22 June 2017

The story of how Bellingham came to be (Part I)

‘’Fools rush in where angels fear to tread – we came down to the Cape from Johannesburg in August 1943 after my husband Bernard had been boarded out of the Air Force, and that as far as I am concerned, was the beginning of a meaningful life.’’ (Our Lives at Bellingham, by Fredagh Podlashuk)

The story of how Bellingham came to be is a tale of courage, determination and unwavering dedication to the land. It is an odyssey richly coloured by the labours of vintners, past and present.

A long, long time ago

The farm was originally known as Bellenchamp (‘pretty fields’) and has a rich history that dates back all the way to 1693, when Gerrit Janz van Vuuren, a Dutchman, and his French Huguenot wife planted the estate’s first vines. From then it was passed from one family to the next, until 1943, when Bernard and Fredagh Podlashuk swooped in, bought the somewhat shabby farm and poured their energy into restoring the gardens, vineyards and manor house to its former glory. And so began the modern renaissance of the Bellingham Estate in Franschhoek.

The modern renaissance of Bellingham

Bellingham as we know it today is foremost the result of hard work and determination on the part of Bernard and Fredagh. This innovative couple bought the farm during the war years after Bernard was invalided out of the Air Force. Pod, as he was known to friends and acquaintances, was an Englishman who (according to Fredagh’s entertaining memoirs) ‘knew only of the gaiety life of London, the excitements of the Paris night clubs and the slopes of the Swiss mountains’, but would ultimately prove himself to be a true trailblazer and pioneer of the South African wine industry.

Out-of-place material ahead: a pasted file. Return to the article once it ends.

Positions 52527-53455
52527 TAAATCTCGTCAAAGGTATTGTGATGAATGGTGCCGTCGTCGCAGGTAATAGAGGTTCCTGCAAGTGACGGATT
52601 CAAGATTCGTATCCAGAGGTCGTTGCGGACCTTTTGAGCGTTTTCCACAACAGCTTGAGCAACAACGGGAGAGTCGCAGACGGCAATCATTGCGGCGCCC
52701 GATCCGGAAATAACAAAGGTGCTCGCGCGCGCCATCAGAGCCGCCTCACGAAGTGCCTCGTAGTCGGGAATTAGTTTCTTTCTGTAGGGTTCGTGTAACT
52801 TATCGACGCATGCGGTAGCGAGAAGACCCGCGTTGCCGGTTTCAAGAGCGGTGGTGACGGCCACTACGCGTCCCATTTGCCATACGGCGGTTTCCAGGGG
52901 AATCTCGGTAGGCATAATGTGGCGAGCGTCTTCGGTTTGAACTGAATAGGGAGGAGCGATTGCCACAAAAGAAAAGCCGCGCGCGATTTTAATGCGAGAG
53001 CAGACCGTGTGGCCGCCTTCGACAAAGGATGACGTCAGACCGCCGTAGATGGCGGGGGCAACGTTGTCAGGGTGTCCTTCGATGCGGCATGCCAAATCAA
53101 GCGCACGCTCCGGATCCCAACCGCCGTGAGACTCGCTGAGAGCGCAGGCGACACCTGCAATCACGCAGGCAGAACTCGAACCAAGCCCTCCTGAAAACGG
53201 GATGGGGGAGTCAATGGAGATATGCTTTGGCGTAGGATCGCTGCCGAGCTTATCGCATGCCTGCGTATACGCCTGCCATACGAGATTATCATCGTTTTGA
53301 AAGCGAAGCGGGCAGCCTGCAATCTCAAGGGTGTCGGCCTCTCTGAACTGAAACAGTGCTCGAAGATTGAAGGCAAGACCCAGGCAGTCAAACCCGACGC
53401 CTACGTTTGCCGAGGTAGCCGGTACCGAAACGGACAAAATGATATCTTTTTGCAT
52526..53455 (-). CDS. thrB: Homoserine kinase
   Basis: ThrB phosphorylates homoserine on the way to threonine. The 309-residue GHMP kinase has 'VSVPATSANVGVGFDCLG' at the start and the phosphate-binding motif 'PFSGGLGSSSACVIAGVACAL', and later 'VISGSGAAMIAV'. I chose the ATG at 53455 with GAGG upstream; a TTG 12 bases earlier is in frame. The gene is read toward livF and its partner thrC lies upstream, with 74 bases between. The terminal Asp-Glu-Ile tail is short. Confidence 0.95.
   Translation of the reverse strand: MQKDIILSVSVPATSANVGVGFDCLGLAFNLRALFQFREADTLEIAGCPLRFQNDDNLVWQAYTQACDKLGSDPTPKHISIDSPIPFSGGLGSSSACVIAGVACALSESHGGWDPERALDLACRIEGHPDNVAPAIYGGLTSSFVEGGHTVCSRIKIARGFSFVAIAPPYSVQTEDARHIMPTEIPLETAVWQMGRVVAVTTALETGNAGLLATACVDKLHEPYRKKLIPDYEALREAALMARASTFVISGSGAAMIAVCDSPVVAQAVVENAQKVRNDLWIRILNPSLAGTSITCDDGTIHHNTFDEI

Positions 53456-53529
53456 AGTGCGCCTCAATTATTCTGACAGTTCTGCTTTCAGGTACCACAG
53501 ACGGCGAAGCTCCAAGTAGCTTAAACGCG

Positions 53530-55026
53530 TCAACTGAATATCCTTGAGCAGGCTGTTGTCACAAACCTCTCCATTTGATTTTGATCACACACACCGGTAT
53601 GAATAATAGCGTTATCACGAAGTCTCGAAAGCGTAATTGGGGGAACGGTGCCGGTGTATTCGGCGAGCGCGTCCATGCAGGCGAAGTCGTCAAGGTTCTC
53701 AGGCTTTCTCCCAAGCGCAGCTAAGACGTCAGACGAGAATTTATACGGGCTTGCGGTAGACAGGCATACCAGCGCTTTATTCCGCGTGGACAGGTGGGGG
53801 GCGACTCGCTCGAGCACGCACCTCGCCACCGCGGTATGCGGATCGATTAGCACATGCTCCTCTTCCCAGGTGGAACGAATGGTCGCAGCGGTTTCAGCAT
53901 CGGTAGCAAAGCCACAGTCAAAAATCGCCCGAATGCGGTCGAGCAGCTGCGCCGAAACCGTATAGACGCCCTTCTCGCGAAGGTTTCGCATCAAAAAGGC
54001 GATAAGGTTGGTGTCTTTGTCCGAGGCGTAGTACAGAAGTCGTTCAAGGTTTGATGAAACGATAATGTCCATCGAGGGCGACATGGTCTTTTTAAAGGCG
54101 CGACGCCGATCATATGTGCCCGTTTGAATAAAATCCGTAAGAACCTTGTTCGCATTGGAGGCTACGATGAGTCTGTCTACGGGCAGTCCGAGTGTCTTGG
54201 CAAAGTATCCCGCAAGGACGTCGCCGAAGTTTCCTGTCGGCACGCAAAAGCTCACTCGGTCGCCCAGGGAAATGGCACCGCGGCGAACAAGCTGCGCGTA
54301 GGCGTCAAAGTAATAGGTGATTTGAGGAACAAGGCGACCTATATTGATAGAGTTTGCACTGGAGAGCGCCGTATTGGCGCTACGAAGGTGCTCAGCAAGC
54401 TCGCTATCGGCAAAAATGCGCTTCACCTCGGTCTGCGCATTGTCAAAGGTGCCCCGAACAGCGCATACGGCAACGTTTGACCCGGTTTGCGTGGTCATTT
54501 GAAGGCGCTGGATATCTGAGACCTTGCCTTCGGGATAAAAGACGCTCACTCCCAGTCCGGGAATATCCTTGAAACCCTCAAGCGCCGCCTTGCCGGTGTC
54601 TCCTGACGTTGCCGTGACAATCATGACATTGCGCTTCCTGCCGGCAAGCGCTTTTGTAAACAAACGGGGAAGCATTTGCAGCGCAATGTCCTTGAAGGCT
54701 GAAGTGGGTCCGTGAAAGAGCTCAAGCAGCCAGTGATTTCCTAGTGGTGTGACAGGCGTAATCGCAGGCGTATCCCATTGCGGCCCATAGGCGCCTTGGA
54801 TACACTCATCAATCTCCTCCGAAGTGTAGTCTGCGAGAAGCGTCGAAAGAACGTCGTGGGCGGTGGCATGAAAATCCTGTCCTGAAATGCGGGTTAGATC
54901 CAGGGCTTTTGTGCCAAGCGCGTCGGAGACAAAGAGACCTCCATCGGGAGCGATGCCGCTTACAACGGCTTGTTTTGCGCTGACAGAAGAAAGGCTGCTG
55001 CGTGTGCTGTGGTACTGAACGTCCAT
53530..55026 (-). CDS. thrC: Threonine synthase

A labour of love

The couple purchased Bellingham after being shown various other farms in the Paarl region and falling in love with the property at first sight. Although it was terribly run-down, they had the foresight to realise that it could be transformed into something remarkable. Clearheaded about their somewhat limited skillset, they realised that they needed the help of individuals with farming experience and promptly enlisted the assistance of 13 Italian POWs who helped them to replant the vineyards.

Going above & beyond

Next, Bernard and Fredagh travelled to France and Germany to learn more about viticulture and winemaking from prominent European winemakers. They returned resplendent with experience and initiative, and set about making Bellingham into an international destination for many of their famous London friends, who came to enjoy the South African sun and left in awe of the country’s bourgeoning wine industry. In this way, Bellingham wines became known throughout Europe and Pod started on his journey to becoming one of South Africa’s most fearless vintners.

Read more about the history of Bellingham in The story of how Bellingham came to be (Part II).

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